All bowling balls should be cleaned after each use. This can be done by using any cleaning agent available from your favorite pro shop, or using a commercially available cleaning agent that will not leave a residue on, or damage, the ball. All balls pick up dust, oil, and other foreign substances as they roll down the lanes and up the ball return equipment. This can alter the ball's reaction by hardening or plugging the pores and on the surface. By keeping the ball clean, the ball will react more like when it was new.
If you use a dull sanded ball, and with normal cleaning the ball doesn't react as well as it used to, it is time to sand the ball. This will bring it back close to its out of box condition and reaction.
As a bowling ball goes down the lane and it crosses a seam, a small nick may be caused on the surface of the ball. Once there are enough of these little nicks to cause a loss of reaction, it is time to resurface the ball. This can be done to any ball, including polished balls. They are sanded smooth again and then refinished to their box condition. Plastic balls should be polished often to keep them working as they should. These can also be resurfaced when the need arises. Your favorite pro shop should do sanding and resurfacing so it is done properly.
Mass bias is something that can be found in any bowling ball, but has more meaning in today's equipment. It is a heavy area on one side of a ball's weight block/core. This is created by either moving the weight block/core to create a pin out ball, by using an asymmetrical weight block/core (that has some sort of a protrusion). There are many theories as to how much effect mass bias has on a ball. If the ball does not have one of the latter two weight block/core types, the mass bias will be very minimal. The two key elements as to how a ball will react are the type of coverstock (and its finish), and the weight block/core location in relation to the ball's track.
It is always best for the bowler to be able to use a ball drilled for them. It really doesn't matter if they are still growing. A bowling ball can be plugged and redrilled several times before it needs to be discarded. Even as the hand changes, the weight of the ball may remain ideal for the child for 1-2 refits. Weight does not become a factor until they start to grow and get stronger. With the cost of the type of equipment a youth bowler would use, it isn't a bad idea to purchase a new ball. Even when the child grows out of it, you can always hand it down to a younger generation of bowling youth.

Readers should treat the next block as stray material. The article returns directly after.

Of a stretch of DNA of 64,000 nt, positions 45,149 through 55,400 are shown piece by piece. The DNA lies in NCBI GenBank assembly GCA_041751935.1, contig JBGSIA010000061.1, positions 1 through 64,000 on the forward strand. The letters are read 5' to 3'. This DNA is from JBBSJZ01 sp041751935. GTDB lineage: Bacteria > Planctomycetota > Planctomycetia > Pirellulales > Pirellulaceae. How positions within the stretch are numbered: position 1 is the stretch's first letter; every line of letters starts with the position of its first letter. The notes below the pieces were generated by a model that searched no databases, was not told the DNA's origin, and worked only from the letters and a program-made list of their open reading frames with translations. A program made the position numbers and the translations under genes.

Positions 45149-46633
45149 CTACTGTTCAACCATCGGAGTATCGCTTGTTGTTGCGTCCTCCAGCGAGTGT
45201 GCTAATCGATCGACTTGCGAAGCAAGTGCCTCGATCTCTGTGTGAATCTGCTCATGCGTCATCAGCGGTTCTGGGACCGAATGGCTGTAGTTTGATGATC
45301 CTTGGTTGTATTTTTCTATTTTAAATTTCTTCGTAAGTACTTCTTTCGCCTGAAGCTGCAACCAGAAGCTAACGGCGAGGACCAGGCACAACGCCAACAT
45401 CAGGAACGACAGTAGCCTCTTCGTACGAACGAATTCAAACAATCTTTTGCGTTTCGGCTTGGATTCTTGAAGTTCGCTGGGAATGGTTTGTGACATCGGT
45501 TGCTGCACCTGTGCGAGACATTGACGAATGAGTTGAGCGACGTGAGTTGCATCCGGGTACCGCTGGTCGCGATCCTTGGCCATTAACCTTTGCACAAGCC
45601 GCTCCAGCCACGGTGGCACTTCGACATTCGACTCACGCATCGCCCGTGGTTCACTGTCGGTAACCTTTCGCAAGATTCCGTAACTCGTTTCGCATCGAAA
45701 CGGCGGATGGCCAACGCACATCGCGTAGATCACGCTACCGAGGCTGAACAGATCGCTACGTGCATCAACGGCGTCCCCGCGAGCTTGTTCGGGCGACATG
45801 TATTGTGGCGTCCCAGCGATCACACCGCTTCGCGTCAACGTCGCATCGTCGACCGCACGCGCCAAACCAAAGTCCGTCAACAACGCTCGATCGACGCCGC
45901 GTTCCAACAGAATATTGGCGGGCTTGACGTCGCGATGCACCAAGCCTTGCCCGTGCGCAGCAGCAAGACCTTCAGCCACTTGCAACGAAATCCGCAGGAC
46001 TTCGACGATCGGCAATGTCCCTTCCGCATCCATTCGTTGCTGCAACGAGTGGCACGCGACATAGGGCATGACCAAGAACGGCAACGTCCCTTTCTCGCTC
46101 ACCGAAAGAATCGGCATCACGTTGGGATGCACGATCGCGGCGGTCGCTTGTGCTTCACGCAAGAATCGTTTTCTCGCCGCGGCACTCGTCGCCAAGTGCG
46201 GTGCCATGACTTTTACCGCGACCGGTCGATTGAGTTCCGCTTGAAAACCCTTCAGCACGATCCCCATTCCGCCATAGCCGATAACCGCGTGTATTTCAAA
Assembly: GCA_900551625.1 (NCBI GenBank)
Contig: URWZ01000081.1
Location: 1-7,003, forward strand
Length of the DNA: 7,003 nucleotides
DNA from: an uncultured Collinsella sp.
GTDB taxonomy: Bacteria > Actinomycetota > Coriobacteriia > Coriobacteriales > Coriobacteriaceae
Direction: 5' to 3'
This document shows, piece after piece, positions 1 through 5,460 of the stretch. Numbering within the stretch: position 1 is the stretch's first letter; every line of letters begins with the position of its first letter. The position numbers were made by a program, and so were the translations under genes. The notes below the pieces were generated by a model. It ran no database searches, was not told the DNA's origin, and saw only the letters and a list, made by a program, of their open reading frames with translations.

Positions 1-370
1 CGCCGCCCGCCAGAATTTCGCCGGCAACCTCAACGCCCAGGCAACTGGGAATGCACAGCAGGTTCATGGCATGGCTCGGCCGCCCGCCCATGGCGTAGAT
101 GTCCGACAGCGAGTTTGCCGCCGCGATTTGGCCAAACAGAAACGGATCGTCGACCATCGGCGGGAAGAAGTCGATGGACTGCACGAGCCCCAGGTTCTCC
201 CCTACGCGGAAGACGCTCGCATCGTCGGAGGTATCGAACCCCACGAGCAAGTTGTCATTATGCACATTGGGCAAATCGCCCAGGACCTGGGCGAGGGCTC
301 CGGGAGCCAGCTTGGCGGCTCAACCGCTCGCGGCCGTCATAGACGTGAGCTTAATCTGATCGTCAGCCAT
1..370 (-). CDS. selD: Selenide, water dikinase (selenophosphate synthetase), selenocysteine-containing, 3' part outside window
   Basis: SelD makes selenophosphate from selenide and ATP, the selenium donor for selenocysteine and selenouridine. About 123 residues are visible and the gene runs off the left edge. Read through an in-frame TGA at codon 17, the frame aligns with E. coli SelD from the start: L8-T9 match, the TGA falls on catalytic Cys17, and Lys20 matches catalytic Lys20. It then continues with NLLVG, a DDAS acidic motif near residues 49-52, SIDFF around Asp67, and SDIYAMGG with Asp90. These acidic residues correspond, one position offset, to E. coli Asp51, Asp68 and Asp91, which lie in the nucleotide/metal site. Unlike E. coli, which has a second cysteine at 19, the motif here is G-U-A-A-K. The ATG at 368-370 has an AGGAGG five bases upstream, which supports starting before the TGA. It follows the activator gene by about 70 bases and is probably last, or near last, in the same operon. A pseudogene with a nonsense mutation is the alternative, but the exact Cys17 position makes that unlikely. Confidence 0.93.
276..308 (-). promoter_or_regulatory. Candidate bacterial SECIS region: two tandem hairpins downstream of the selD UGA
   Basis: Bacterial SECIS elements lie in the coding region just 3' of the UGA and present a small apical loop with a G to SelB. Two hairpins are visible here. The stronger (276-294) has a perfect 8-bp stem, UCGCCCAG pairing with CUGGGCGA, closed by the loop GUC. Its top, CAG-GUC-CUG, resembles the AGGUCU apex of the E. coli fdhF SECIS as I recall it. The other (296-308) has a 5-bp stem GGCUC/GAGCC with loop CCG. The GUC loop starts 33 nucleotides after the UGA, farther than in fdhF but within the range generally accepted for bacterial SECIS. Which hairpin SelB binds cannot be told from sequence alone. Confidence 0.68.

A custom thumb is a general term for a thumb insert that can be repeatedly made for size and pitch and can be installed in any bowling ball. There are several different manufacturers and systems available that create thumb inserts (we use Exact Thumbs from Vise Grip). What you need to do is determine which of your ball's thumb holes feels the best. Take that ball to your favorite pro shop (if they have the capability to make a custom thumb for you). A silicone mold is made of that thumb hole. This takes 24 hours. Then an insert can be formed from this mold. This can take anywhere from 30 minutes to a few hours. This insert can now be installed into a bowling ball. Using the same mold, several inserts can be made so they can also be installed in all of your equipment and have the same feeling thumb hole from ball to ball. The original ball that the thumb mold was derived from will remain unharmed and legal.
Unfortunately, we do not support the use of "interchangeable" thumb inserts. While these have been successfully used by many bowlers for several years, our experience shows that the need to have two (or more) different sized thumb inserts can nearly always be negated with proper fitting and drilling that allows for proper grip and release. Also, there is no way to guarantee that the various locking mechanisms do not break - if this occurs during a tournament or league, there is typically no way to continue to use the damaged insert and/or ball. As noted above, we are able to exactly reproduce custom thumb molds (inserts) that allow for same feel to be achieved in several balls.